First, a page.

It is not necessary to explain how the ruling Mongolian People’s Party (MPP) won another landslide victory in the parliamentary elections. But consider the polls from a human rights perspective.

The most recent potential human-rights violation of the government is that it let a Mongolian woman and male driver stay in no-man’s-land for two days, refusing to let them enter their home country. The student had travelled from the Czech Republic since the government’s efforts to bring back citizens from abroad due to Covid-19 have been dismally slow.

When a large number of Mongolians were demanding that authorities let her in, she was stuck between Mongolia and Russia because customs authorities told her to go back to Russia. While the authenticity of this explanation may be in question, no reasonable man would be surprised if this explanation was authentic as the government closed the border indefinitely in mid-March. We perhaps need to remember that the Constitution prohibits the extradition and exile of citizens to any other country in any case.

Another very clear example of human rights violations would be the decisions issued by the State Emergency Commission (SEC) and the Mayor of Ulaanbaatar ordering mayors of districts not to accept any request to organize any kind of meeting, including peaceful gatherings and protests. According to the Constitution, citizens shall be guaranteed the privilege to enjoy “freedom of thought, free expression of opinion, speech, press, peaceful demonstration and meetings”.

If we follow this pattern of a quiet “abuse” of human rights, it started even before the election. When the authorities have things to hide, most likely there will be human rights violations. Is this the beginning of a gradual undermining of human rights? If so, was it worth giving the MPP another landslide victory?

Distance Learning: Is it Working?
Wednesday, April 22, 2020
Distance Learning: Is it Working?

Enkhnaranjav Tumurbaatar, columnist, in The UB Post (April 20, 2020)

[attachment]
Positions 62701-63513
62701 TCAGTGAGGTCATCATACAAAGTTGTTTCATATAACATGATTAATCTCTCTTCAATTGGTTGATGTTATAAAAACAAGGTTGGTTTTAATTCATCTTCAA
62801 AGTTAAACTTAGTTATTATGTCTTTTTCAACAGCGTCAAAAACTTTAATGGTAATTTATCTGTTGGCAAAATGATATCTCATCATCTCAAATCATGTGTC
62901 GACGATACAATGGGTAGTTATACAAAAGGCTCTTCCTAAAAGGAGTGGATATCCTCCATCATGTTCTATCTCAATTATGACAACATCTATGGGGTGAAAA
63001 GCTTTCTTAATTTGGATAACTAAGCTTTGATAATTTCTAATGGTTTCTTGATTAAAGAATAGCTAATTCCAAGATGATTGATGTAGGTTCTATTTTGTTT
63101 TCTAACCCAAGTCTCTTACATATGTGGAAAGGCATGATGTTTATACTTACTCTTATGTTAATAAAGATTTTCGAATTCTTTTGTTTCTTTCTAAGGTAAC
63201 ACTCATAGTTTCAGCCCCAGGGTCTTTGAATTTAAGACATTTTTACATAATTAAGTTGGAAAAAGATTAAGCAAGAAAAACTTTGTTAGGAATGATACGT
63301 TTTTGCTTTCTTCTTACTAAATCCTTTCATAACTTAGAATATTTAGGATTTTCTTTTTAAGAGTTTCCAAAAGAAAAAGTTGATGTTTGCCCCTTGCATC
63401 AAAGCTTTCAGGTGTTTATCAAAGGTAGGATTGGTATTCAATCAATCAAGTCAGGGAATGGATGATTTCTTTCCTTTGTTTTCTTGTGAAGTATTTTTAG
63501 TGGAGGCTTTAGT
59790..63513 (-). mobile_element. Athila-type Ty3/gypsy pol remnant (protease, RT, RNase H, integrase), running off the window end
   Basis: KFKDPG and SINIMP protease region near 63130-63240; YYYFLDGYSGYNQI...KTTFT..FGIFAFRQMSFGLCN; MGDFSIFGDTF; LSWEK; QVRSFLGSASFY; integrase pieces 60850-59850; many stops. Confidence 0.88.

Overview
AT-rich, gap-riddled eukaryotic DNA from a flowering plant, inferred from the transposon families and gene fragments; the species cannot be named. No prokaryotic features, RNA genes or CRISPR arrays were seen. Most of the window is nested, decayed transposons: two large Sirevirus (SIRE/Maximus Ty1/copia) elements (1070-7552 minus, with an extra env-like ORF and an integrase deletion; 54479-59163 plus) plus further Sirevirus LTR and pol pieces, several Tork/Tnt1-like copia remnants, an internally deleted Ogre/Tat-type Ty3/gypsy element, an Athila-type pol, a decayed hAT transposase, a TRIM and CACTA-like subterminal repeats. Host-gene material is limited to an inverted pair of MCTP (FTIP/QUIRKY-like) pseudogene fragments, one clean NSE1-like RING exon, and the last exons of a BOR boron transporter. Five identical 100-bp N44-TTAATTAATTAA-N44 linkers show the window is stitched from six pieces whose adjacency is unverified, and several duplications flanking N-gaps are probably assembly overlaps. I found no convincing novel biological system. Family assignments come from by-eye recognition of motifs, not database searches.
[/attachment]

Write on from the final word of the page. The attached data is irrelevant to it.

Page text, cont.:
Summary by Alejandro Reyes

Distance Learning: Is it Working?

This is the first time that online lessons are being offered due to pandemic prevention in Mongolia. Students have been complaining that e-learning is not effective and some of them have asked for a refund of their tuition.

A student at the Mongolian National University for Science and Technology said: “The courses provided by teachers are ineffective, and most of the materials are searchable on the internet. We lack information on how to register our lesson attendance, when to complete assignments and ways to ask questions from teachers about the things we don't know. Everything is unclear. Provincial students cannot attend classes and drop out. Many students work to earn their tuition fee. Ineffective online lessons are a waste for them.”

A student at the Mongolian National University of Education complained: “It was not possible to attend online classes because of the poor network. When my phone connects with the slow internet, it takes a long time to load. The government's decision neglects provincial students. How can provincial students make up for lost time if they miss classes? We need to be given that opportunity.”

No one was ready for this situation. However, it is a shame that students complain that they don’t want or can't adapt to online classes. Some students are demanding too much – government stipends, free public transportation, and free access to the internet. Students need to understand that they are adults and are responsible for their own welfare. Understanding that the crisis has impacted all of us, not just them, and working with others to find the best way to resume their learning will be a much more effective attitude for achieving their goal. Distance learning itself is not the problem; it is an opportunity that has benefited millions of learners around the globe.